Donald Trump's ally in Berlin, Richard Grenell, is set to head back to Washington to become acting director of national intelligence. The ambassador has been a controversial figure during his two-year tenure in Germany.
Richard Grenell, the US ambassador to Germany, will become acting director of national intelligence, President Donald Trump announced on Wednesday.
The new job ends Grenell's tenure in Berlin, where he had been the top diplomat for nearly two years. He will now replace Joseph Maguire, who has been acting director of national intelligence since August, 2019.
"Rick has represented our Country exceedingly well and I look forward to working with him," Trump wrote on Twitter.
A staunch Trump ally, Grenell's time in Germany was marked by clashes with local politicians. The ambassador, known for his abrasive style, frequently defended the US president's policies and echoed many of his complaints about Berlin.
Grenell has accused Germany of having a "hypocritical" stance on reforming NATO, while not reaching the 2% of GDP spending target that Washington seeks. The diplomat also criticized German Chancellor Angela Merkel for her refugee policy and blasted the German government for considering Chinese telecoms giant Huawei to build its 5G networks.
The frequent outbursts had turned him into an unsavory figure in Berlin, with one German politician from the business-friendly Free Democratic Party even calling for his expulsion.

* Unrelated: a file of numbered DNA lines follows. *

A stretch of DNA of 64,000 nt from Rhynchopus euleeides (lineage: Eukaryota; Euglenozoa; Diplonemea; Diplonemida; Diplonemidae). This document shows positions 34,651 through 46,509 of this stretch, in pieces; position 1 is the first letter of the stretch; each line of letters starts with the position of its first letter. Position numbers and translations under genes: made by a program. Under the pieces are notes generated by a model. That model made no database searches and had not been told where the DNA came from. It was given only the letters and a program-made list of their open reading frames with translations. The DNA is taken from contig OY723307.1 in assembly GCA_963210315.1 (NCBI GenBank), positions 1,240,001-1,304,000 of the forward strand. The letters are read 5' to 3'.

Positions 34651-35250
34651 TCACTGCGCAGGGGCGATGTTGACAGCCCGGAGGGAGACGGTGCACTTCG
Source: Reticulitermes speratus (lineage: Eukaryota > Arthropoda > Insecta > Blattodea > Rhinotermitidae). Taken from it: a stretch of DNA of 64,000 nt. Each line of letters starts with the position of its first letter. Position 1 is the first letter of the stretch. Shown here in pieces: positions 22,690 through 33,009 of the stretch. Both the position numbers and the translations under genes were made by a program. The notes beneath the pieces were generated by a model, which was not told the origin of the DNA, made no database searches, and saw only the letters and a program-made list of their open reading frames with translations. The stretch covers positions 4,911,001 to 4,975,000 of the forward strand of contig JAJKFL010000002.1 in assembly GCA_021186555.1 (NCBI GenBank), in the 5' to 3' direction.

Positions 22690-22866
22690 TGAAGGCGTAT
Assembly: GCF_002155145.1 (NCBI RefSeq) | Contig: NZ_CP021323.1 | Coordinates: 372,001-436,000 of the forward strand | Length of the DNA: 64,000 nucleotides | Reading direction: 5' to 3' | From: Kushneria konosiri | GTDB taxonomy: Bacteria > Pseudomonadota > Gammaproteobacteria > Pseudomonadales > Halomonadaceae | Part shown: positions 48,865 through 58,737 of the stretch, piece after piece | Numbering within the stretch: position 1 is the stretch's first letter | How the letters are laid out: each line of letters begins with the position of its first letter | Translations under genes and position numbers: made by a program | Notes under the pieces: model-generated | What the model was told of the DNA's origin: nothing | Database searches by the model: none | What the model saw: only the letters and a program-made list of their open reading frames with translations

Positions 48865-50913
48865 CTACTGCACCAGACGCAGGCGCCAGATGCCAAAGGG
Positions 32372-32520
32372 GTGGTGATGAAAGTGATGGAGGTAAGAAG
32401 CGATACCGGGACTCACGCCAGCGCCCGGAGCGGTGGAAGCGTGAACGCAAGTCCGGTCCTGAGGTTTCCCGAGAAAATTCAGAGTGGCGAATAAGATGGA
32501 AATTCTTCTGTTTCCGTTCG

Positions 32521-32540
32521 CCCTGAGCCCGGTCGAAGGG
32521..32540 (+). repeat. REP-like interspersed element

A breadth of experience
Grenell has had an active career in US foreign policy, having advised several prominent Republicans before serving as spokesman to former ambassador to the UN John Bolton, under the administration of George W. Bush.
As an acting director, Grenell will not require confirmation by the Senate to serve in his post.
Democratic Senator Mark Warner, minority leader of the Senate Intelligence Committee, said Trump's move to make Grenell an acting director and not a permanent director represented "an effort to sidestep the Senate's constitutional authority to advise and consent on such critical national security positions."
The director of national intelligence post was created after the September 11, 2001, attacks on the US. It oversees the 17 civilian and military intelligence agencies, including the CIA.
jcg/nm (Reuters, AP)